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The Healthy Family Meals Newsletter, Issue #52 -- Amazing Apples In Season
November 07, 2006

Welcome! Learn How to Combine Healthy Recipes with Family Adventure!

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Kindy's Musings....

November is here in full swing -- I know I have been craving the crisp taste of local New York state apples and have made and savored some homemade applesauce...yummy!

Research studies are showing that drinking 12 ounces of apples juice or eating two apples a day could help your heart....

And even better is the combination of both eating well and moving your body to prevent heart disease in your family.

Consider dancing as a wonderful physical activity for all ages and all seasons.....Thanks to the EATRIGHT Montana folks for these great ideas!

1. SWING your partner. Pick your favorite kind of music, grab a few friends, and dance the night away – at home or out on the town.

2. SWAY to the music. Rumba, Bossa Nova, Cha Cha, boogie woogie, calypso – take a class as a great way to get fit and learn new dance steps. Check online, in the phone book, or with adult education.

3. TAP across the stage. Dance classes with recitals and performances aren’t just for kids’ stuff; they are great ways for adults to get fit too! Just pick the steps you’ve always wanted to learn – jazz, tap, funk, hip-hop, or Latin.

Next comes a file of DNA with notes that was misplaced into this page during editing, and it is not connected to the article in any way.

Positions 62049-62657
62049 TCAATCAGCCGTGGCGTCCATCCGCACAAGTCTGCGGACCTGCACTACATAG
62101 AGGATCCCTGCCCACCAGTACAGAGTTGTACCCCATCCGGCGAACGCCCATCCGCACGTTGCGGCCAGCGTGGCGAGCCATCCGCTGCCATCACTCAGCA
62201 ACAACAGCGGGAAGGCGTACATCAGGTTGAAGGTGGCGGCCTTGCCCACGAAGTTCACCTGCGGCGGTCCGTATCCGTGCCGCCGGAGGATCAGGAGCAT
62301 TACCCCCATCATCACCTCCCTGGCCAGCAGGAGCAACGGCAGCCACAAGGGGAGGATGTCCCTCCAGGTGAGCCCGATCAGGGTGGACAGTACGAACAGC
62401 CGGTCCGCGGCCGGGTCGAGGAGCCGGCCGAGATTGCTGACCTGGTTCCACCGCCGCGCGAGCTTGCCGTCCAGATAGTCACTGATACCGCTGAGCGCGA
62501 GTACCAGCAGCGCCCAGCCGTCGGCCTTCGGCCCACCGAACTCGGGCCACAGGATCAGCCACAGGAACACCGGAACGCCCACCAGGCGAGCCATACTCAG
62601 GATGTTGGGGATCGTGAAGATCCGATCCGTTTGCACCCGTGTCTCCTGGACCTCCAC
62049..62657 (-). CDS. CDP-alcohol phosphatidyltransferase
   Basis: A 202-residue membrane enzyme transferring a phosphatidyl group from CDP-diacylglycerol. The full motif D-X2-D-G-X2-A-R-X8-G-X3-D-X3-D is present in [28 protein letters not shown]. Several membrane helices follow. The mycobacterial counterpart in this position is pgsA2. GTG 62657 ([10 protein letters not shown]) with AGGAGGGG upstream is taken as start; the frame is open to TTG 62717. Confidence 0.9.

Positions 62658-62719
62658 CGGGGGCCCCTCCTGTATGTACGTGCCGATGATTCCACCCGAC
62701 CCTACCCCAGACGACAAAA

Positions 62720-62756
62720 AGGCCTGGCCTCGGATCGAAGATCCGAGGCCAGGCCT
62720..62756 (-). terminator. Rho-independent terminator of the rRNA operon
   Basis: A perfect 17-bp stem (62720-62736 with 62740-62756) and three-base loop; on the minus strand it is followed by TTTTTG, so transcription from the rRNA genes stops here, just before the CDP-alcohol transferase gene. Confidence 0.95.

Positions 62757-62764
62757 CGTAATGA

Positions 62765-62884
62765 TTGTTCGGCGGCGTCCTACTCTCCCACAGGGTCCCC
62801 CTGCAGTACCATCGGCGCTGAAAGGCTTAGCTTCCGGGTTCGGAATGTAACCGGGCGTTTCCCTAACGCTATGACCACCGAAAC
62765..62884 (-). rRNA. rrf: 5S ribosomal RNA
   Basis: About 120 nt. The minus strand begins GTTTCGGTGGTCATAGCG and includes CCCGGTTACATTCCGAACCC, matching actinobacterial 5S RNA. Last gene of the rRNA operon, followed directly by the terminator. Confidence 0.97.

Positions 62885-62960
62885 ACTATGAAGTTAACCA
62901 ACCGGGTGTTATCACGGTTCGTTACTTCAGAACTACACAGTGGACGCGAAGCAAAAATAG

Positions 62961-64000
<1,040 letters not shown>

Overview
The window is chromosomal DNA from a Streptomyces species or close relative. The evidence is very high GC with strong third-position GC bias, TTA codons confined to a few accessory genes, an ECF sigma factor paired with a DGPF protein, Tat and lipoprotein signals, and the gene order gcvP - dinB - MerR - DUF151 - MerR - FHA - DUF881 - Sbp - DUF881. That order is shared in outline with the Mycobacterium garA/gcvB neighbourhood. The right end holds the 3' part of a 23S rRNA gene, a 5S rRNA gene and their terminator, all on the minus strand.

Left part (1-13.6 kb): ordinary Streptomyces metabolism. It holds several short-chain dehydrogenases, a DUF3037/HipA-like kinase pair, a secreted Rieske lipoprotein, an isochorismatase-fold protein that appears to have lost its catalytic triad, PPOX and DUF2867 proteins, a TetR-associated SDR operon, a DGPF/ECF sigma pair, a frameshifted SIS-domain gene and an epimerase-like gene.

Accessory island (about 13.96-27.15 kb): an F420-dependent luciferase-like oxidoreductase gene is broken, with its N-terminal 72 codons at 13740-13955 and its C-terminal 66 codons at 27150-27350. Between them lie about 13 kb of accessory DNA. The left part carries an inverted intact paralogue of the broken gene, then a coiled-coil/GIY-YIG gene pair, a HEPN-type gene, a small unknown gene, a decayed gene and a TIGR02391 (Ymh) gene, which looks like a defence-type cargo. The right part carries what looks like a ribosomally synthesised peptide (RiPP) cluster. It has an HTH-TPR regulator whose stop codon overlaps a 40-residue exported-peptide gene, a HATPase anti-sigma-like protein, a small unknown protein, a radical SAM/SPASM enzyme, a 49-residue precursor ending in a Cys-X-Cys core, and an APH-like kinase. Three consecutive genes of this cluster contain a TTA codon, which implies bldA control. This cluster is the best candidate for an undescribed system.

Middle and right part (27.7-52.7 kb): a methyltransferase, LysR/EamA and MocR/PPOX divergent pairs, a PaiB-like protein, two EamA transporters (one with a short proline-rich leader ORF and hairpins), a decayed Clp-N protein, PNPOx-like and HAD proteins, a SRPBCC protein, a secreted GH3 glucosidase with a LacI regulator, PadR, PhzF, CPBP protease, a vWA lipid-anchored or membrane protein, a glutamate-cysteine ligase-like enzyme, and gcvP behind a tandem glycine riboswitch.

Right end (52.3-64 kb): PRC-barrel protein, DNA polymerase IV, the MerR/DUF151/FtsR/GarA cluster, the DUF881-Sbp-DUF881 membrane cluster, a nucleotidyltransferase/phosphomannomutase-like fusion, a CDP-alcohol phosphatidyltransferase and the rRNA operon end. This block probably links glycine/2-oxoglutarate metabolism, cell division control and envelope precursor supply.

4. TWIST and shout. Prefer the privacy of your home? A dance video may be just the ticket. Check out the options at .

5. WALTZ with me. Even gentle dance styles offer serious fitness benefits – like better balance, greater flexibility, and stronger muscles. Remember every step counts.

Try the easy recipe below:


Apple-Pear Crisp & Yogurt Dessert Sauce

Serves 12.

Start to Finish: 60 minutes (a little longer prep time but worth the wait!)


At harvest time, there is an abundance of apples and pears. This dessert is a simple and wonderful way to use these autumn fruits. The sauce is a versatile substitute for sweet creams.


4 cups (about 6 apples) tart apples, peeled and sliced

4 cups (about 6 pears), peeled and sliced

2 tablespoons lemon juice

¼ cup sugar

½ teaspoon ground cinnamon


1 ½ cups quick-cooking rolled oats

¼ cup oat bran

¼ cup flour

½ cup brown sugar

1 teaspoon ground cinnamon

¼ cup margarine or butter

Yogurt Dessert Sauce:

½ cup part-skim ricotta cheese

½ cup plain low-fat yogurt

3 tablespoons sugar

1 teaspoon vanilla extract


Preheat oven to 350 degrees F. Spray a 9 x 13 inch baking dish with vegetable cooking spray.

In a large bowl, combine apples, pears, lemon juice, sugar and cinnamon. Transfer to prepared pan.

In a medium bowl, combine oats, oat bran, flour, brown sugar, and cinnamon. With pastry blender, cut in margarine until uniformly crumbly. Sprinkle topping over apple mixture.

Bake for 45 minutes. Combine sauce ingredients in food processor or blender; process until satin smooth. Chill until ready to serve. Spoon over warm dessert.

Source: Life’s Simple Pleasures by Karen Mangum, MS, RD